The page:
Co-owner of 3aaa Di McEvoy-Robinson speaks to FE Week reporter Paul Offord about the grade one achievement and other FE and skills issues

 

FE Week reporter Paul Offord interviews 3aaa owner Di McEvoy-Robinson

FE Week reporter Paul Offord interviews 3aaa owner Di McEvoy-Robinson

How did 3aaa prepare for the Ofsted inspection?

We didn’t know the inspection was coming, as you only get two days’ notice. But we knew one was due, so made sure all the checks and balances were in place to maintain our high standards.

We have a formal board. I lead a subgroup of that board for quality and standards which I chair every month and the key people in the business have to be accountable for improvements. We are relentless.

We also track the performance and support needed by our apprentices closely and have always observed our trainers and assessors and given immediate feedback.

If they are observed by our internal quality team and they achieve a grade one rating for the learning they provide, they are rewarded with a £300 payment.

We also celebrate that with a little story about them in our weekly newsletter. In addition to that, we bring in external inspectors to check what we are doing. We don’t just assume our internal processes are good enough.

What grade did you get in self-assessment before the Ofsted visit?

We [recently] self-graded a level one in all of the key areas. However, only a year ago, we had self-assessed at a level two and everybody in the organisation had a little part to play in thinking about how we could improve.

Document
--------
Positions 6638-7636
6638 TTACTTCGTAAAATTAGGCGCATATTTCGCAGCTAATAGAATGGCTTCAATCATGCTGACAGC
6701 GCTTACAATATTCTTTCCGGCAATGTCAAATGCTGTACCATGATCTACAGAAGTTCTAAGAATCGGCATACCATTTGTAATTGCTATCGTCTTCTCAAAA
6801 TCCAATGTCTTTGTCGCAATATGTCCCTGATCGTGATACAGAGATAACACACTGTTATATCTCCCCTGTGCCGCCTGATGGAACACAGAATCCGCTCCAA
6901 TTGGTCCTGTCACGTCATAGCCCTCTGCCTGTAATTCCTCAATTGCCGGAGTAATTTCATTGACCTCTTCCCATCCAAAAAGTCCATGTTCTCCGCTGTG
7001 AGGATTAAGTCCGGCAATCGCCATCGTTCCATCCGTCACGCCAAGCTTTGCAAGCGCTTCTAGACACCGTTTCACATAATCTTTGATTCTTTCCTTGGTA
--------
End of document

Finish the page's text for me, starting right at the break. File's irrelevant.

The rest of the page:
How can you improve further?

I think to improve further we need to look down the track and say what is going to be important in teaching, learning and assessment? How, for example, is social media and technology going to have an impact?

One of the key things is bringing in young people — so that’s, for example, 18 to 19-year-olds coming in and delivering technology training. It is so exciting what is happening with technology and they understand it best.

Would the result have been the same if your subcontracted work had been taken into account in Ofsted grading?

We don’t subcontract our own training, but we work as a subcontractor to other colleges where we run training academies and the standards are exactly the same as for the rest of the business. We, for example, work with Bedford College which funds our Milton Keynes Academy and was inspected by Ofsted as part of the overall grade one inspection.

What management fees does 3aaa charge?

As I said, we don’t subcontract ourselves, but no-one who we do subcontracting work for charges us more than 15 per cent. A 40 per cent management fee would be extortionate.

What are your views on the government’s planned apprentice funding reforms and potentially routing funding through employers?

The voice of small and medium-sized enterprises who deliver more than 65 per cent of new apprenticeship starts appears to have been lost in the debate and they certainly do not want the additional bureaucracy involved in the planned reforms.

We believe that employer contributions should be increased through a measured and incremental increase in apprenticeship wages.

Should Ofsted take greater account of providers’ financial situation when it inspects?

Ofsted should undoubtedly take account of the financial state of organisations it inspects. The FE Commissioner’s recent report highlighted key issues that need to be in place to provide all-round assurance to the funding bodies and more importantly to the tax payer, that Ofsted grades reflect strong and sustainable organisations.